Jean Auel uses the third person omniscient point of view in The Clan of the Cave Bear.  How does this affect the way we the way we see and understand the characters and the events that transpire...

Jean Auel uses the third person omniscient point of view in The Clan of the Cave Bear.  How does this affect the way we the way we see and understand the characters and the events that transpire in the novels?

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Jamie Wheeler | College Teacher | eNotes Employee

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The third person omniscient point-of-view means that the storyteller knows that private thoughts and feelings of all of the characters ("third person limited" means that this is only true of one character).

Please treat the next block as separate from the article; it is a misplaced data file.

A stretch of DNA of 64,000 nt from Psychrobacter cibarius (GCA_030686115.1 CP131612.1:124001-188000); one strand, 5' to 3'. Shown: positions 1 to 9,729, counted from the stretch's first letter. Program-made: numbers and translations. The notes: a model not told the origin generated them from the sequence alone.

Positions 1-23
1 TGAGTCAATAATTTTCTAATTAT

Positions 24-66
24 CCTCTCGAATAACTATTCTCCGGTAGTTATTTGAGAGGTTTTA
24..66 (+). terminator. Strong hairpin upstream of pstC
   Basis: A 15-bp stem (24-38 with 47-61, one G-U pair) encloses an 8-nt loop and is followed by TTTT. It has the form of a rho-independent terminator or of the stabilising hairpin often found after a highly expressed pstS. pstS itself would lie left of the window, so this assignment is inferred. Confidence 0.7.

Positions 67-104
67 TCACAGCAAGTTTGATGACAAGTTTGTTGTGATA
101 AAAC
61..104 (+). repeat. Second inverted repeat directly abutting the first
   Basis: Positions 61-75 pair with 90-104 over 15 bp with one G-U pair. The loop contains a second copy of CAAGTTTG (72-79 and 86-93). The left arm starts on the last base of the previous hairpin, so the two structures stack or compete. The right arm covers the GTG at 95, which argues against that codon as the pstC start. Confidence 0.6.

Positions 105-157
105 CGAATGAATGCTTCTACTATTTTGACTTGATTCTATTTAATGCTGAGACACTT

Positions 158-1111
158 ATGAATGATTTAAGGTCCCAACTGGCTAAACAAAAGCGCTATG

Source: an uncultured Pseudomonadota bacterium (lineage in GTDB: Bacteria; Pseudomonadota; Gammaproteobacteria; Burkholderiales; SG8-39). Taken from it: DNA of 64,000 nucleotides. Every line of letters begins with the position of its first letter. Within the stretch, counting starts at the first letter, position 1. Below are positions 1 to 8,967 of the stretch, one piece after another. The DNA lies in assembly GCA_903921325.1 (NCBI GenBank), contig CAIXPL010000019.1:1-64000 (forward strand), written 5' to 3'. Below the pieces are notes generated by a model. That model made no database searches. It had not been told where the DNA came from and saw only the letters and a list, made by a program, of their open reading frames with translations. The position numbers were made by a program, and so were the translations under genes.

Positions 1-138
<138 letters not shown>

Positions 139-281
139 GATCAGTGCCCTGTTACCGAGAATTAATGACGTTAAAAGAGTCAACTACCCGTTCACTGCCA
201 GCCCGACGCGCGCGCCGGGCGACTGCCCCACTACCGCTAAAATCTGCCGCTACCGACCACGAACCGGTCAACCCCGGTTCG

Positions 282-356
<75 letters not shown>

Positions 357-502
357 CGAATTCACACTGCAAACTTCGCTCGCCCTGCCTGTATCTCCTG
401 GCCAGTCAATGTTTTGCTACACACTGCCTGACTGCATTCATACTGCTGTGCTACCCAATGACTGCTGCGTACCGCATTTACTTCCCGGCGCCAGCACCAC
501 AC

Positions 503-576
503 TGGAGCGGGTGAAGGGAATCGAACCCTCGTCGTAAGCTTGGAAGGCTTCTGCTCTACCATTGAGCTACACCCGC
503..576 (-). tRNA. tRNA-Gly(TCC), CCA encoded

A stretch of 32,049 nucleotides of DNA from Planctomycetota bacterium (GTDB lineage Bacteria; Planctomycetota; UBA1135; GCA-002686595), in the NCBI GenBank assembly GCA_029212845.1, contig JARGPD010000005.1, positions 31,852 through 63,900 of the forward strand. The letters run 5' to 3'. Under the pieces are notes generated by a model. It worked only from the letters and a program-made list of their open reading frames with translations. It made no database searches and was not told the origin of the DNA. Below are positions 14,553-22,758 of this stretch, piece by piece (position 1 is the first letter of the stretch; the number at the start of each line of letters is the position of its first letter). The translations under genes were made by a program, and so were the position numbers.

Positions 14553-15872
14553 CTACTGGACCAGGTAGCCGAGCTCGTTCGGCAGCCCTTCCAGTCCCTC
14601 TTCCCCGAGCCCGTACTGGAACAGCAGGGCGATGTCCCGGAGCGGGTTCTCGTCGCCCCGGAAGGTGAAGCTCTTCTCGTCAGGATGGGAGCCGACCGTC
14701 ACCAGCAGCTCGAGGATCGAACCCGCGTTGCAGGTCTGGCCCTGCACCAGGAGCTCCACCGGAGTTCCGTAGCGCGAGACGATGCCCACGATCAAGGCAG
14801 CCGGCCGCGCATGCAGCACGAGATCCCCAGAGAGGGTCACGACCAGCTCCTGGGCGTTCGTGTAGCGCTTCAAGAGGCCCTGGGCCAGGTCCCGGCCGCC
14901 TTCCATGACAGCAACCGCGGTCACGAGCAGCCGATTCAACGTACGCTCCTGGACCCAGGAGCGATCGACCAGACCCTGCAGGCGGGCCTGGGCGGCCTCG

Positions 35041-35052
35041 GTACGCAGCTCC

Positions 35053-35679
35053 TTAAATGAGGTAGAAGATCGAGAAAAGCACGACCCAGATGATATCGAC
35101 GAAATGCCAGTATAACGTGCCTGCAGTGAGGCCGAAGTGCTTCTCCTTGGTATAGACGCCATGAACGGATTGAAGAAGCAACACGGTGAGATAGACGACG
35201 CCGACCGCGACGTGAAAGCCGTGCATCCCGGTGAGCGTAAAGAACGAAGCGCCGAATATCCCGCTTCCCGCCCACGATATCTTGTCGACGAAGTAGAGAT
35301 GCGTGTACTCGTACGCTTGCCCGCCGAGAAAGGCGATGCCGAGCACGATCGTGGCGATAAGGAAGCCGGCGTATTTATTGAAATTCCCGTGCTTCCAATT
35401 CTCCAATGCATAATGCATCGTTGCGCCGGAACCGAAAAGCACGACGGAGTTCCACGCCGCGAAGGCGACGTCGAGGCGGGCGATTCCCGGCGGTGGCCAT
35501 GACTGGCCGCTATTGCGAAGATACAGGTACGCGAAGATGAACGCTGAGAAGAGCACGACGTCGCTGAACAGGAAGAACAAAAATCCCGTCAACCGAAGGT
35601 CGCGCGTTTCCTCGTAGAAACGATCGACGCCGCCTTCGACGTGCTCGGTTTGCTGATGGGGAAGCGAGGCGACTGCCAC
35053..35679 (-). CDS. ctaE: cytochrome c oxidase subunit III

Auel's use of this point-of-view is helpful in that we not only know what motivates Ayla, but also what jealousies, allegiances, and empathies other characters have, such as Broud, Brun, Creb, and Iza. 

Additionally, the third person omniscient allows the narrator to provide information about the characters past and look into their future, as in the following excerpt from the text:

"And their memory made them extraordinary. In them, the unconscious knowledge of ancestral behavior called instinct had evolved. Stored in the back of their large brains were not just their own memories, but the memories of their forebears. They could recall knowledge learned by their ancestors and, under special circumstances, they could go a step beyond. They could recall their racial memory, their own evolution. And when they reached back far enough, they could merge that memory that was identical for all and join their minds, telepathically.”

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